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How is fruit wine made?

Views: 9     Author: Site Editor     Publish Time: 2022-09-27      Origin: Site

The ingredients for making wine are naturally available. Wine-making has been in existence for hundreds of years now. It is a natural process that entails minimal human intervention. It is up to humans if they want to follow the natural method or not. Wine-making is an art, but the process also includes science. Every step during the wine-making process plays a vital role as a small mistake also impacts the final product. The wine-making process has five stages, which are mandatory to complete the process. They are:

  • Harvesting

  • Crushing and Pressing

  • Fermentation

  • Clarification

  • Aging and Bottling

Winemakers use endless deviations and variations along these five stages to enhance the taste, aroma, and textures. The variations in the wine-making process result in unique wines with great taste and texture.

The process of making red and white wine is the same, just that there is one exception. Further, the making of rose wine includes comparatively more human intervention than the other two. Let us understand the wine-making process in detail.


The primary step in the wine-making process is harvesting. Grapes are the only fruit that can produce a good amount of sugar to yield sufficient alcohol. Additionally, no other fruits have the required acids and tannins to make a stable wine regularly.

The ripeness of grapes is determined by the harvester's use of a combination of science and old tasting techniques. The winemakers, harvesters, consultants, vineyards managers, and all the proprietors have a say in deciding if the grapes are ready to be harvested or not. Winemakers prefer using the hand harvesting technique over the mechanical process. It is believed that using the machine can be too hard on the fruit. After the fruit reaches the winery, winemakers segregate the grape bunches by culling the under-ripe and rotten fruits.

Crushing and Pressing

Crushing and pressing is the next step in the wine-making process. Traditionally, men and women danced in barrels and pressed to squeeze and crush the fruit. Next, the grapes are trodden and stomped into a thick liquid popularly known as a must.

With the advancements in technology, winemakers now use mechanical crushers for this process. The use of mechanical crushers has improved the quality and longevity of the wine. As a result, the has reduced the use of preservatives in wine.

These two steps are the same for making red and white wine. However, if the winemakers prepare white wine, they separate the juice from the skin and the seeds. It is the skin contact that brings the color and tannins into the wine. The separation of the liquid is a mandatory step, or the winemakers will not have a magnificent white wine.


The next step is to ferment the must. When the must or juice is left on its own, it begins to ferment within 6-12 hours. Natural fermentation is a result of the presence of wild yeast in the air. However, winemakers tend to intervene at this moment.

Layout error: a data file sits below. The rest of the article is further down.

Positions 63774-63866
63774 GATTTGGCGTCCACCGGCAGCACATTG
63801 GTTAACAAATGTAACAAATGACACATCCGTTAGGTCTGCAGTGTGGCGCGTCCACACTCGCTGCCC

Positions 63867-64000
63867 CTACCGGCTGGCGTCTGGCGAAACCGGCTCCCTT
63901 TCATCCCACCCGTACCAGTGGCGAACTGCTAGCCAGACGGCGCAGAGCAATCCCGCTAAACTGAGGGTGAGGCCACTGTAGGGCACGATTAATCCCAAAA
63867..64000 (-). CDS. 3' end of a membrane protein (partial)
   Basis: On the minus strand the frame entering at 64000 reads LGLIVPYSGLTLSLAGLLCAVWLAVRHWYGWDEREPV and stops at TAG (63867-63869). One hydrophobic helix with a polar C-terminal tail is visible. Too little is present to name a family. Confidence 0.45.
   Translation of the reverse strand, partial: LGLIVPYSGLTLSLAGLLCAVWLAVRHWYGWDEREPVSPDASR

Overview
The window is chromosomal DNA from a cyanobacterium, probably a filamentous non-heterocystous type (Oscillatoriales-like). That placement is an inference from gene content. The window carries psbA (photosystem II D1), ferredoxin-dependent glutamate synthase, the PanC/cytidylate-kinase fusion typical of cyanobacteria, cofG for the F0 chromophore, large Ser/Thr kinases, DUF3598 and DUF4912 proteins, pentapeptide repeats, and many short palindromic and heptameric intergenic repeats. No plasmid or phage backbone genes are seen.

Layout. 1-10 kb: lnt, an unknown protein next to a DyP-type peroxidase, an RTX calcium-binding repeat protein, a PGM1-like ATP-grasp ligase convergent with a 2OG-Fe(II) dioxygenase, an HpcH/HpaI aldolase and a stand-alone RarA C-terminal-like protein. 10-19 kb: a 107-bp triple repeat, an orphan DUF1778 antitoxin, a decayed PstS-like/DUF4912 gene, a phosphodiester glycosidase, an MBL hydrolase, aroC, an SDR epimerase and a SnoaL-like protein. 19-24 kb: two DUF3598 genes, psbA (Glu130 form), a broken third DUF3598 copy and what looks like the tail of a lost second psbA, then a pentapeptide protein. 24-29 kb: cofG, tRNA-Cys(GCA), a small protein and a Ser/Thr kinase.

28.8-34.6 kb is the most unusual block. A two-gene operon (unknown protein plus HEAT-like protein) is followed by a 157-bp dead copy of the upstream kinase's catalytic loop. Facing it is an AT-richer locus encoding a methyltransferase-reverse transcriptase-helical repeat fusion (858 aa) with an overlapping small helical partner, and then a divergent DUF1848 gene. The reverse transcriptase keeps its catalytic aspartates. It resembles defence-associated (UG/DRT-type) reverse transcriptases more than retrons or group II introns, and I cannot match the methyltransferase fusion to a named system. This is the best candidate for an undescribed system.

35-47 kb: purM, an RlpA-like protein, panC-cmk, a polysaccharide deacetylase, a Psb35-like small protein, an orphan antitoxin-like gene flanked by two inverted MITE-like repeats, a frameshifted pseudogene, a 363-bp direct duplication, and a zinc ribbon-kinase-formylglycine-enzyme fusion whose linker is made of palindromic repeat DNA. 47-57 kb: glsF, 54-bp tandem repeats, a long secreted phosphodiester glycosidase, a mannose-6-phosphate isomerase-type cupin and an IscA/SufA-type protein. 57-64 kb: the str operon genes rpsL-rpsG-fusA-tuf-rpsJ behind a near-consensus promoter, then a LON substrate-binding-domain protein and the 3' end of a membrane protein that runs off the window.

They kill the natural yeast to introduce a new strain of yeast which helps them predict the final result. Most reputed, well-established wineries make it a point to use a particular yeast to ferment a unique tasting wine.

In any case, when the fermentation begins, it only stops when all the sugar converts into alcohol and a bottle of dry wine is made. Fermentation may take anywhere between 10 days to a month or maybe more.

The alcohol levels in wine depend on the region of the fruit. Cold climate areas usually have an alcohol level of 10%, whereas warmer regions consider 15% normal. Most sweet wines are produced when fermentation stops before all the sugar is turned into alcohol.


When the fermentation is complete, the next step in the process begins. Winemakers may choose to rack or siphon their wines from one tank to another, presuming that the residues will be left behind. Winemakers also prefer to complete the filtration and fine at this stage.

Additional substances are also added in wine to clarify the large particles. For example winemakers add clay to the wine, so the particles stick to it and settle at the bottom of the storage tank. They also use filters to strain the large particles. The wine is prepared for aging and bottling.

Aging and Bottling

Aging and bottling is the final stage in the wine-making process. The winemakers at this stage have the liberty to age the wine in a bottle or give it additional aging in stainless steel barrels, large wooden ovals, etc. Winemakers undertake this final stage in endless ways as it helps in producing varied flavored wines. However, the result is a bottle of wine, so enjoy!

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